Preventing Malware | CompTIA A+ 220-1002 | 2.4

In this video you will learn about various types of malware and various tools & methods to remove & prevent malware.


Malware (malicious software) is any software or code intentionally designed to cause damage to a computer, server, client, or to gain unauthorized access to a computer network. A wide variety of malware types exist, such as:

  • Ransomware: Type of malware that threatens to publish a victim’s data or perpetually encrypt access to it unless a ransom is paid to decrypt it within a specified amount of time (also known as cryptoviral extortion). The most famous ransomware attack was the WannaCry virus in 2017, which spread all over the world impacting mostly Windows machines that had not been updated with security patches.
  • Trojan: A Trojan horse is any type of malware which misleads users of its true intent. Trojans are generally spread by some form of social engineering, such as, executing an email attachment disguised to not appear suspicious, or by clicking on fake advertisements on social media or anywhere else. Trojan payloads can be anything, but modern forms act as a backdoor to contact a controller which can then have unauthorized access to the affected computer.
  • Keylogger: Keystroke logging is the action of recording (logging) the keys struck on a keyboard, typically covertly, so that a person using the keyboard is unaware that their actions are being monitored. Data can be retrieved by the person operating the logging program. Keylogger viruses can be delivered by way of a Trojan, phishing, or a fake email attachment. Applying multifactor authentication is one way to prevent a software keylogger attack. Keyloggers can be either software or hardware.
  • Rootkit: A collection of computer hacking software designed to enable access to a computer or an area of its software that is not otherwise allowed & often masks its existence or the existence of other software. Some rootkits can perform keylogging while other rootkits just simply take over the entire computer. Ridding a computer of a rootkit usually involves wiping the drive and reinstalling the operating system of the computer.
  • Virus: A type of program when executed replicates itself by modifying other computer programs and inserting its own code. If this replication succeeds, the affected areas are then said to be “infected” with a computer virus. Computer viruses generally require a host program. The virus writes its own code into the host program. When the program runs, the written virus program is executed first, causing infection and damage. Most virus attacks are spread with human assistance  when users carelessly open attachments in their email. With the installation of antivirus from a reputable vendor, most computer virus attacks can be prevented.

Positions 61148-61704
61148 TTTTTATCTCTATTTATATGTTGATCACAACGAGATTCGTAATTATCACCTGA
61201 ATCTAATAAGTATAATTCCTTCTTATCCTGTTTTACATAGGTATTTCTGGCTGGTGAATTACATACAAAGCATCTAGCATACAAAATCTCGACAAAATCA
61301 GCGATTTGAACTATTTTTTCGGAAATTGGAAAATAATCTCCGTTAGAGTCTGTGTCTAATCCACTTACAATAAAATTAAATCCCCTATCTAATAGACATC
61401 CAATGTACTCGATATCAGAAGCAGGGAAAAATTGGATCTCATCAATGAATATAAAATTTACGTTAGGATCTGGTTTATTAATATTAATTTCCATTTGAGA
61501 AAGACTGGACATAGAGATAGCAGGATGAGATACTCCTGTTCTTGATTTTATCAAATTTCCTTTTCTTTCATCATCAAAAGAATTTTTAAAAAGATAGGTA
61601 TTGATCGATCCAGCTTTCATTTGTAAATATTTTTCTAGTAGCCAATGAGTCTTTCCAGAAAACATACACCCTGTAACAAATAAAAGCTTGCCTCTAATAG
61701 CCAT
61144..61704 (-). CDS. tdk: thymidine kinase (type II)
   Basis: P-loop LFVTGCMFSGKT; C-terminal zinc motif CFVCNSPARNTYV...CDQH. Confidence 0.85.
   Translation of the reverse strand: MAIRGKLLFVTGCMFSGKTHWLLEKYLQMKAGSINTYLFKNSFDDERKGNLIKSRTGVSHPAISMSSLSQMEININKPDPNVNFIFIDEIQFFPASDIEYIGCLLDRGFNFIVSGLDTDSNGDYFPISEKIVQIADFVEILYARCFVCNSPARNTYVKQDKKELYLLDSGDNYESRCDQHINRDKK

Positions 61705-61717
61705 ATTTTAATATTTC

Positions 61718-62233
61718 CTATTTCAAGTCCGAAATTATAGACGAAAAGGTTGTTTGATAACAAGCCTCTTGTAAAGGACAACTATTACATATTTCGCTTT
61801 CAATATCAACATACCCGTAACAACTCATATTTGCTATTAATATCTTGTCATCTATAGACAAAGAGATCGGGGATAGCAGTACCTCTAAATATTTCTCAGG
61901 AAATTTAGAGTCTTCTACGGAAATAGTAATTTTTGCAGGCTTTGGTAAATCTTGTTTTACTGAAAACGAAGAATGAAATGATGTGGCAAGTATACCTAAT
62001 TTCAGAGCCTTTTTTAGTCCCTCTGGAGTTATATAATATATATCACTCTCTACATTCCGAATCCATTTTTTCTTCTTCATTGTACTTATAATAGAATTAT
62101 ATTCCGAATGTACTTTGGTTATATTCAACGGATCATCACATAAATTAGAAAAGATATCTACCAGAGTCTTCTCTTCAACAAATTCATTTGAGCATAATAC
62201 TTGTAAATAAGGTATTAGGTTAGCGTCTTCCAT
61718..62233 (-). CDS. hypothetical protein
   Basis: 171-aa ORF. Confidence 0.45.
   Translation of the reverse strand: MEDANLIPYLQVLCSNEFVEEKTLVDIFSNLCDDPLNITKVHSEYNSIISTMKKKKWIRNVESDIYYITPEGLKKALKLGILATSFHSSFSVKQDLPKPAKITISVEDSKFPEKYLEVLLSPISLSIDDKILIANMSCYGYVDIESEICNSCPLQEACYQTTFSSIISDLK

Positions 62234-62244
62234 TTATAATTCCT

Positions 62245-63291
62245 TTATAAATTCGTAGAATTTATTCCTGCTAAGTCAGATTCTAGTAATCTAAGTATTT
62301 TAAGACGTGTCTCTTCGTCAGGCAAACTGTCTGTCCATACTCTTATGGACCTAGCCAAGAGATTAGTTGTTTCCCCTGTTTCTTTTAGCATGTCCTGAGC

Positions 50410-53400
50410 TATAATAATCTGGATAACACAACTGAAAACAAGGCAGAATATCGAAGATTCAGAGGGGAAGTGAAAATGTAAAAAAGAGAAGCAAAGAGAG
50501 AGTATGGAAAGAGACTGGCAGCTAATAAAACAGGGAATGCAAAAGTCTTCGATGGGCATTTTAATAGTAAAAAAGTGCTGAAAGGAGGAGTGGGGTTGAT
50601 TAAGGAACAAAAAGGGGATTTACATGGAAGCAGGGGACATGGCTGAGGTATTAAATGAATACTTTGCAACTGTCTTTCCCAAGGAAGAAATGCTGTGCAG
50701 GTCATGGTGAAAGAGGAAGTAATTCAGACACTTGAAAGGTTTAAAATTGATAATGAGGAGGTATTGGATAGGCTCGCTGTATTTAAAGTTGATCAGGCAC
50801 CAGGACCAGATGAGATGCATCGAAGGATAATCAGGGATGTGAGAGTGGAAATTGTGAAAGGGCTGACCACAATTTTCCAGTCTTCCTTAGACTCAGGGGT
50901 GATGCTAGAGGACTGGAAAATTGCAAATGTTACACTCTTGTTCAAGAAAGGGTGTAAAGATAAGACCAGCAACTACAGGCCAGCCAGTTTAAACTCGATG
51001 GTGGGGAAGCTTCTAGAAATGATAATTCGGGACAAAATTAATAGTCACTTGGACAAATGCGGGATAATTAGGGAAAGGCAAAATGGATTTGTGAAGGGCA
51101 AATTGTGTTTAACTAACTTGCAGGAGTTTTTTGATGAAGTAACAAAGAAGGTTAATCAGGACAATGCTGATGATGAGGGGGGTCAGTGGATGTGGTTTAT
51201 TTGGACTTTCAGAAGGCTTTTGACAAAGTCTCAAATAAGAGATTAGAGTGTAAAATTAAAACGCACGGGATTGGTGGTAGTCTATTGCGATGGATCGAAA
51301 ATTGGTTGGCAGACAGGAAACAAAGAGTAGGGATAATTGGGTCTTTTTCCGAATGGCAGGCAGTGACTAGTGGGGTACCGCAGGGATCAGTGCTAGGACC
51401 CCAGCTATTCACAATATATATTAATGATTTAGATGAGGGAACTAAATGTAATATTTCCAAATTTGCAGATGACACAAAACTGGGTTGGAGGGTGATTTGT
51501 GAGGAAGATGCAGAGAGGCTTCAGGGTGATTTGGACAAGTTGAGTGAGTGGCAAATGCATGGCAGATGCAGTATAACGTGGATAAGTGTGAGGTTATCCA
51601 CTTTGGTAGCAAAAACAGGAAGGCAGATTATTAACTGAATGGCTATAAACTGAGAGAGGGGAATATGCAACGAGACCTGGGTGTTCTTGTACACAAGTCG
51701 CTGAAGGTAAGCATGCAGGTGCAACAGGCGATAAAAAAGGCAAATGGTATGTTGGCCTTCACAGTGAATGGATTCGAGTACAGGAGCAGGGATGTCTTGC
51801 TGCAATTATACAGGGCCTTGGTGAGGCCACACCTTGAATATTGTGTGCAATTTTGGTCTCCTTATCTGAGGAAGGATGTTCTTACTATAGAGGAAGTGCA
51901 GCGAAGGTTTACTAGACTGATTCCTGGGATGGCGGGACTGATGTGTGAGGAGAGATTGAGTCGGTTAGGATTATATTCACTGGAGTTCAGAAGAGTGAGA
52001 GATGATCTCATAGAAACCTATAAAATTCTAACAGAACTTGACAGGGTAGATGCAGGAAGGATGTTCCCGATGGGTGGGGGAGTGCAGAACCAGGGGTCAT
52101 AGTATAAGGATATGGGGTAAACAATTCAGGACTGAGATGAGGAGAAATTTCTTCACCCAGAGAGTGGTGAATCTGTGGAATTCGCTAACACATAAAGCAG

• Botnet: A botnet is a number of Internet-connected devices, each of which is running one or more bots. Botnets can be used to perform DDoS (distributed denial of service) attacks, steal data, send spam, & allow the attacker to access the device and its connection. The owner can control the botnet using command and control (C&C) software. Keeping a computer’s antivirus updated can help prevent a botnet attack.
  • Worm: A computer worm is a standalone malware computer program that replicates itself in order to spread to other computers. It often uses a computer network to spread itself, relying on security failures on the target computer to access it. It will use this machine as a host to scan and infect other computers. When these new worm-invaded computers are controlled, the worm will continue to scan and infect other computers using these computers as hosts, and this behavior will continue. Phishing and other human errors are not required for worms to thrive.
  • Spyware: Describes software with malicious behavior that aims to gather information about a person or organization and send such information to another entity in a way that harms the user; for example, by violating their privacy or endangering their device’s security. This behavior may be present in malware as well as in legitimate software. Multiple unwanted pop-up windows when surfing the Internet may be an indicator of spyware on your system.

Tools & Methods